Customer service in America

As I am writing this blog, I am on hold with my cable television provider. You may recall that I mentioned in passing a week ago that the sound was cutting in and out on my cable TV.  Well, I confirmed the sound was fine on the TV, and tried resetting the unit, and when that didn’t work… they reset something on their side and 24 hours later I had sound restored to my cable.

Everything has been fine in the interim, but here we are a week later, and on every channel I get about 2 words out of every 5 minutes of dialogue.  I actually have the TV sound “on” while I’m on hold, and I could hold an entire conversation with them largely uninterrupted… if anyone ever gets on the phone.

Because I have multiple services with the cable company, I can’t call them from my home phone. This is because if they have to reset anything on the account, doing so will temporarily reset my phone service too, disconnecting the call. So I have to call them from my cell phone.

Which makes the 1.5 wasted minutes it takes to navigate their phone system really aggravating.

Now I’ve been on hold for… (peeks at phone)… 12 minutes. I have yet to get any kind of message telling me how long I should expect to wait. But I have already heard 2 commercials superimposed over their hold music, suggesting that I expand my services with them (hmm… one wonders, “Are people calling in with problems super likely to be interested in expanding their services?“).

Super. Irritating.

(Pause for unpleasant exchange with “customer service.”)

I just had the rudest woman in the entire world (1) tell me that maybe I am not using HDMI cables with my HDMI cable box (um, yes, I am, AND they were installed by their technician when the whole system was replaced less than a month ago) and (2) maybe those cables are no good (but, I explain, I had this exact problem last week and someone there helped and reset my system) and (3) that they didn’t really do anything for me last week because there’s really nothing they can do about sound problems. But, she tells me with EXTREME attitude, I am welcome to unplug my system and let it reboot, and see if that solves it.

At which point, I had been on the phone with them for more than 20 minutes, and had had all the attitude I could take. I actually hung up on her, which is really not like me.  I’m not proud of myself. But I was getting so angry that I was ready to give some attitude back, and I didn’t want to go there.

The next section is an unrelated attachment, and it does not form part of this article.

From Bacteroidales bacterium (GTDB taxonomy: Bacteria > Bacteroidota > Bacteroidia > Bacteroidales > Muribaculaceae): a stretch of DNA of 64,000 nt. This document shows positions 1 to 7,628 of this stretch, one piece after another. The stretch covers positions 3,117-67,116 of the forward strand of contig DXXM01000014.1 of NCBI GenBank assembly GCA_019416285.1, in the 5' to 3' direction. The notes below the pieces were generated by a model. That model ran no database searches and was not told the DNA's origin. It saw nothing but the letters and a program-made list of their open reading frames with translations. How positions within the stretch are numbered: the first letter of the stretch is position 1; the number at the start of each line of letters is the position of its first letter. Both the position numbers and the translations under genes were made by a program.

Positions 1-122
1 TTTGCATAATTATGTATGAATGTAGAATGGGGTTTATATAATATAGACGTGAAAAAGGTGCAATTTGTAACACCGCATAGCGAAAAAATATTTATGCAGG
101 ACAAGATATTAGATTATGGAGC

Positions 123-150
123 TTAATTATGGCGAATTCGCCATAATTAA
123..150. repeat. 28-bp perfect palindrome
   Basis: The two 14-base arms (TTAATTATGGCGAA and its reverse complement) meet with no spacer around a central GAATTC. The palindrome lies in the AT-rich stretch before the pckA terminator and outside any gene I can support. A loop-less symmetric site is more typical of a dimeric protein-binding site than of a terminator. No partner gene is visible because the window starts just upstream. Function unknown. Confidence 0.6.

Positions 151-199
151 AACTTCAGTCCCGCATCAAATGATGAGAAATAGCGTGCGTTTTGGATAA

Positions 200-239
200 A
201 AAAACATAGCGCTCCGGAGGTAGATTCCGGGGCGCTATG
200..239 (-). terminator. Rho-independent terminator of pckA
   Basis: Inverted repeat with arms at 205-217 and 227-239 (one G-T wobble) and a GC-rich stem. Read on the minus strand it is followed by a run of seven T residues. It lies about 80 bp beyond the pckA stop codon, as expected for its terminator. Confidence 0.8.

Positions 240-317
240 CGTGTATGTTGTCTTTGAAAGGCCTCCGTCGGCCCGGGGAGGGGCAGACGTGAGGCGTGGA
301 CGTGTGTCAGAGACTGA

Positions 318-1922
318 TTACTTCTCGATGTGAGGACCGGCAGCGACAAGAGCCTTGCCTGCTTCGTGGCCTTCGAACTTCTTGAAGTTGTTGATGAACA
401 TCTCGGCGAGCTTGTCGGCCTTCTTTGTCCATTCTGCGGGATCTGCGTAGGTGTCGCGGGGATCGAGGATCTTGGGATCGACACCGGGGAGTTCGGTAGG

It’s also a shame, because there’s a (dis)satisfaction survey after the call. Yeah, like I so believe they actually listen to our feedback.  The cable companies have a monopoly, the local phone company provider of TV and internet service has a terrible reputation too, and I’m not going to get a dish. So we’re screwed, and they know it.

It may in fact be that rebooting the system will resolve the issue (the process incidentally takes about 15 minutes, so I won’t know for a while).  Unplugging the cable box is the television equivalent of Control-Alt-Delete on the computer; something you really shouldn’t need to do, but what the heck; sometimes it helps.

But even if rebooting the system works, I don’t need that attitude from a company I pay every month to give me (subpar) service. I especially don’t need that attitude when I am paying AGAIN for the call itself, in the form of mobile minutes.

Such is the state of customer service in America.

On the other hand, I am sure that that Very Rude Woman has had to deal with really angry customers all evening long. It’s not her fault that technology is often crap, or that the cable company has the most infuriating phone system, or that there were ridiculously long hold times. She’s probably having a lousy work day because of stuff that’s mostly out of her control.

I am so thankful I’m not in tech support any more.  It’s a suck job.

OK, so I’m no longer irritated with her any more.  I still hate my cable provider.  But don’t we all, really?

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About aka gringita
Flotsam generator. Amateur photographer. Avid traveler. Christ follower.

One Response to Customer service in America

  1. Pingback: The Days of Our Lives | Budget Nomad

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